12        // Iterate over the input arrays to populate the nameToTimesMap
13        for (int i = 0; i < keyNames.length; ++i) {
14            String name = keyNames[i];
15            String time = keyTimes[i];
16            // Convert the time string to total minutes for easier comparison later
17            int totalMinutes
18                = Integer.parseInt(time.substring(0, 2)) * 60 + Integer.parseInt(time.substring(3));
19            // If the name is not in the map, put it with a new ArrayList; add the time otherwise
20            nameToTimesMap.computeIfAbsent(name, k -> new ArrayList<>()).add(totalMinutes);
21        }
23        // List to hold the names of individuals who should receive an alert
24        List<String> alerts = new ArrayList<>();
26        // Iterate through the map entries
27        for (Map.Entry<String, List<Integer>> entry : nameToTimesMap.entrySet()) {
28            List<Integer> times = entry.getValue();
29            int n = times.size();
30            // We only care about individuals with more than 2 time logs
31            if (n > 2) {
32                // Sort the times to check the sequence
33                Collections.sort(times);
34                // Go through the times to find a sequence of 3 within 60 minutes
35                for (int i = 0; i < n - 2; ++i) {
36                    if (times.get(i + 2) - times.get(i) <= 60) {
37                        // If such a sequence is found, add the name to the alerts list and break
38                        alerts.add(entry.getKey());
39                        break;
40                    }
41                }
42            }
43        }
45        // Sort the names alphabetically before returning
46        Collections.sort(alerts);
47        return alerts;
48    }

C++ Solution

1#include <vector>
2#include <string>
3#include <unordered_map>
4#include <algorithm>
6class Solution {
8    vector<string> alertNames(vector<string>& keyName, vector<string>& keyTime) {
9        // Map to store user names and their swipe times in minutes
10        unordered_map<string, vector<int>> nameTimeMap;
12        // Convert times into minutes and store them in the map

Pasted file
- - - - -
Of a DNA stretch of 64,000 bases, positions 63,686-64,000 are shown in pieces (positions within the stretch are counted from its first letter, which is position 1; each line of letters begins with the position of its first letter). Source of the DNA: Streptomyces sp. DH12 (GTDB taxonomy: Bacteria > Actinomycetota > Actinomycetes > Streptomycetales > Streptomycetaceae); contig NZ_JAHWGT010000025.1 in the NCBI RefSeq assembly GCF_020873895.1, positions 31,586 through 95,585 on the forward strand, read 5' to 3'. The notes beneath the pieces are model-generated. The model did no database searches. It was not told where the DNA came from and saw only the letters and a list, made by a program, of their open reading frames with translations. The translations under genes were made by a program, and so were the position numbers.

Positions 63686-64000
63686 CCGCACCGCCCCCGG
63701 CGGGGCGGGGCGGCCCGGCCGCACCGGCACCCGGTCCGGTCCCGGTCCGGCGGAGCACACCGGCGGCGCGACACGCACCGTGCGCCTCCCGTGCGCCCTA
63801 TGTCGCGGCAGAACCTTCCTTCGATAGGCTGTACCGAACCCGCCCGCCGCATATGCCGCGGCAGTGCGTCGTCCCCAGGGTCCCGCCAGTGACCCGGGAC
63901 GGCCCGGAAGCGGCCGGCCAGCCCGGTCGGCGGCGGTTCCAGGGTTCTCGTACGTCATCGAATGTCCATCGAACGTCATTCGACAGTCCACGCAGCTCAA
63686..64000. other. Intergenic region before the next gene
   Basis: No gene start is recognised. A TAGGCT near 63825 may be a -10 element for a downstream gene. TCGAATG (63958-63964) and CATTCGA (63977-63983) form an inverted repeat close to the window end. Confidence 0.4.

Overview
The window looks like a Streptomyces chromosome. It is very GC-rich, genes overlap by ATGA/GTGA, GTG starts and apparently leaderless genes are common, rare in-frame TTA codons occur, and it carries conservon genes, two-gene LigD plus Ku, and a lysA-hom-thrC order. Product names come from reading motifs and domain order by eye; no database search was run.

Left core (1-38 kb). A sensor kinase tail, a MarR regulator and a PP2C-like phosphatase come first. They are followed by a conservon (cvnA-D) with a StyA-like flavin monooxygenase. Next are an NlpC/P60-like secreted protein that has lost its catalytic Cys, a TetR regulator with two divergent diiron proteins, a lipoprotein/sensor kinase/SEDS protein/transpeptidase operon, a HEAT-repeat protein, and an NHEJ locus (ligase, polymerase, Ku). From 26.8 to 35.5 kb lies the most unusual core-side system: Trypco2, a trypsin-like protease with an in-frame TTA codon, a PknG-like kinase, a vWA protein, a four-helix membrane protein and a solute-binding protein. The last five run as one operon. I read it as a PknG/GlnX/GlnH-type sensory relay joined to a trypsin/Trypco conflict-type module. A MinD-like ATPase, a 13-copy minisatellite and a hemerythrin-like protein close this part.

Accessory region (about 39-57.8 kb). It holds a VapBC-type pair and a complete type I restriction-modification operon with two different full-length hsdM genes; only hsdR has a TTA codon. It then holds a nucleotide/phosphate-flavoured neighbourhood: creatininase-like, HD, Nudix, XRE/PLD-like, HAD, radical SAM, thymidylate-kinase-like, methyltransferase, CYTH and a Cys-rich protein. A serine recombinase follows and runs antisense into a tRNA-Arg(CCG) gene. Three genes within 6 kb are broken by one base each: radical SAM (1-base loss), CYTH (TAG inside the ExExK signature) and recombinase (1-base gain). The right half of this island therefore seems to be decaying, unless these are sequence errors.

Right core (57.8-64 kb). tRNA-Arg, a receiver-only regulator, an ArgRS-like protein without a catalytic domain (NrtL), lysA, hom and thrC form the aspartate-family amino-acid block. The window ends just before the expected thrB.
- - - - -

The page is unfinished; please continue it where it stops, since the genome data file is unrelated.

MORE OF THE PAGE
13        for (size_t i = 0; i < keyName.size(); ++i) {
14            string name = keyName[i];
15            string time = keyTime[i];
16            int hours, minutes;
17            // Parse the time string to extract hours and minutes
18            sscanf(time.c_str(), "%d:%d", &hours, &minutes);
19            // Calculate total time in minutes
20            int totalMinutes = hours * 60 + minutes;
21            // Add the total time to the corresponding name in the map
22            nameTimeMap[name].emplace_back(totalMinutes);
23        }
25        // List to hold the names of users who trigger the alert condition
26        vector<string> alertNamesList;
28        // Iterate over each entry in the name time map
29        for (auto& [name, timeStamps] : nameTimeMap) {
30            // Sort the timestamps for each user
31            sort(timeStamps.begin(), timeStamps.end());
32            // Check if the user has at least three timestamps
33            if (timeStamps.size() > 2) {
34                // Iterate through the timestamps
35                for (size_t i = 0; i < timeStamps.size() - 2; ++i) {
36                    // Check if three consecutive swipes are within 60 minutes
37                    if (timeStamps[i + 2] - timeStamps[i] <= 60) {
38                        // Add the name to the alert list and break the loop
39                        alertNamesList.emplace_back(name);
40                        break;
41                    }
42                }
43            }
44        }
46        // Sort the list of names that trigger the alert condition
47        sort(alertNamesList.begin(), alertNamesList.end());
49        // Return the final list of alert names
50        return alertNamesList;
51    }

Typescript Solution

1// Represents a map from user names to an array of their swipe times in minutes
2const nameTimeMap: { [name: string]: number[] } = {};
5 * Converts a time string to minutes.
6 * @param time - A string representing the time in HH:MM format.
7 * @returns The number of minutes since midnight.
8 */